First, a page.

Pereira Maintains by Antonio Tabucchi
Translated from the Italian by Patrick Creagh
published 1994 - set in Lisbon in the 1930s
That afternoon, Pereira maintains, he had a dream. It was a beautiful dream about his youth, but he prefers not to relate it, because dreams ought not to be told, he maintains. He will go no farther than to say he was happy, that it was winter and he was on a beach to the north of Coimbra, perhaps at Granja, and that he had with him a person whose identity he does not wish to disclose. Anyway, he awoke in a good mood, put on a short-sleeved shirt, didn’t even pocket a tie, though he did take a light cotton jacket, carrying it over his forearm. The evening was hot, though happily there was a bit of a breeze. At first he considered going all the way to the Café Orquídea on foot, but on second thoughts this seemed folly. However he did walk as far as Terreiro do Paço and the exercise did him good. From there he took a tram to Rua Alexandre Herculano. The Café Orquídea was practically deserted, Monteiro Rossi had not yet arrived because he himself was too early. Pereira sat himself down at a table inside, near the fan, and ordered a lemonade. When the waiter came he asked him: What’s the news Manuel?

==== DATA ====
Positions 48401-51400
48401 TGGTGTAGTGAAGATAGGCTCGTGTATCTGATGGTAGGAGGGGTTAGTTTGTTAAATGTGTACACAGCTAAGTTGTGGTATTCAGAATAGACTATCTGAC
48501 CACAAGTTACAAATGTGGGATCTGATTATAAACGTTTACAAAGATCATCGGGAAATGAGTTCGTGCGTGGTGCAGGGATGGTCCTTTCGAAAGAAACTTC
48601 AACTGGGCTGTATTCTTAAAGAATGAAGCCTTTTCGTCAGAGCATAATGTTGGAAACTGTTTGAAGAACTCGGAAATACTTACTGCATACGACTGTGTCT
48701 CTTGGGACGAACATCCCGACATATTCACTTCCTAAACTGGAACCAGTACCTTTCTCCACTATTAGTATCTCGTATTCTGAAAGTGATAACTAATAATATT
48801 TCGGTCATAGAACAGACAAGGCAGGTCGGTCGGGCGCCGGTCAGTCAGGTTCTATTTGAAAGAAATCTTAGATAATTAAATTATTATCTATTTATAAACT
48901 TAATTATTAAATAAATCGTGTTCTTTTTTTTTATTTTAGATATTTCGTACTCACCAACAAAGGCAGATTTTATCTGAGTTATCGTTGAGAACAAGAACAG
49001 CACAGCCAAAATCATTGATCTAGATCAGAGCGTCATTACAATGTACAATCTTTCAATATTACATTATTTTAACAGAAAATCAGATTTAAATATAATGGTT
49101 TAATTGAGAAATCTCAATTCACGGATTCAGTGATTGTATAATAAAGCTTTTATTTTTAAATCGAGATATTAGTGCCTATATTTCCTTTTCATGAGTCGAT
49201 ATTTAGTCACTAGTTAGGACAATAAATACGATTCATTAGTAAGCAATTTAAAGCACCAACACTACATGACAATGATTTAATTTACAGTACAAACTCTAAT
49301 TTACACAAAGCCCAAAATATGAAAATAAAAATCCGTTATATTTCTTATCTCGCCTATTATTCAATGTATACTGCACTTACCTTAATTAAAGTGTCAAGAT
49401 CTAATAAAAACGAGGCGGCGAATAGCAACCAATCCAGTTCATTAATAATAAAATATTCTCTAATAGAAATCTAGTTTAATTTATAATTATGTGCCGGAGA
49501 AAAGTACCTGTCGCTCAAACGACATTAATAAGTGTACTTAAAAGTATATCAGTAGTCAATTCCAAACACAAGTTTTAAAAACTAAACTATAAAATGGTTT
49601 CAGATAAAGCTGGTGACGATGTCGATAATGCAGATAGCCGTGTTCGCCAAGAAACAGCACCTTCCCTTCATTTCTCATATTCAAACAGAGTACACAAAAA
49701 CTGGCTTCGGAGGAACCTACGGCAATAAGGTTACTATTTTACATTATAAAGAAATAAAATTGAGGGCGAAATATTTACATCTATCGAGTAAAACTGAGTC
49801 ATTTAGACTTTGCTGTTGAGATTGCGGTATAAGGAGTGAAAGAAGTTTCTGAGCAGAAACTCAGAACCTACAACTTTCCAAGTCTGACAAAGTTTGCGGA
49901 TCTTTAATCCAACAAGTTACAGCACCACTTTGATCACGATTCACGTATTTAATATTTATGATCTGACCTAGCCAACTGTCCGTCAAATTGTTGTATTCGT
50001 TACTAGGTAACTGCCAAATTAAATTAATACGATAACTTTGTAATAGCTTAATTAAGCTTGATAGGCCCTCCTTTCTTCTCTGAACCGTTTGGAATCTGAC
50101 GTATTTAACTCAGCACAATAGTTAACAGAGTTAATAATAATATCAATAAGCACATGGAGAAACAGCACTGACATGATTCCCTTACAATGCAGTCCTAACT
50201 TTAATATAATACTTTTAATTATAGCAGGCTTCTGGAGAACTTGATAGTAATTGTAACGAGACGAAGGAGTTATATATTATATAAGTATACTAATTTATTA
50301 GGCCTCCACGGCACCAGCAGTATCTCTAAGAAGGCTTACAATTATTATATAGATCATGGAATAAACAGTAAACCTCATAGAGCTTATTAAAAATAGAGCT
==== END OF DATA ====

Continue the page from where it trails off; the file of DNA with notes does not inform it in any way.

observations: You could argue all day about this book, starting with the title. Some version of the phrase is used close on 200 times in the book, so it’s obviously pretty key. The Italian title is Sostiene Pereira, which – apparently – could equally be translated as According to Pereira, or Declares Pereira. The repetition is a strange feature – is it implying that the book is some kind of statement, or legal document? It’s never explained. The story is a charming affecting fable about a man worried about the political direction his country is going in. But is it really Portugal in the 1930s, or, as some people believe, Italy at the end of the 20th century?
Whatever, the hot dusty days in Lisbon, and Pereira’s daily routine, and his trips out of the city, are described in convincing detail. The picture builds up: the atmosphere of avenues and cafes and good weather, the undemanding job that gives Pereira just enough to do and gets him out of his apartment, the obvious fact that he is a good man, lonely and missing his wife, who eventually cannot ignore what is going on about him. The book takes no time at all to read – it is very short – but lingers in the mind afterwards.
Links up with: Gatsby wears a light summer suit. The Finzi Continis are worrying about fascism in Italy in the same year, 1938.
The photograph is of Baron Ladislaus Hengelmuller de Hengervar, a long-term Austro-Hungarian Ambassador to the United States, from the DC Public Library.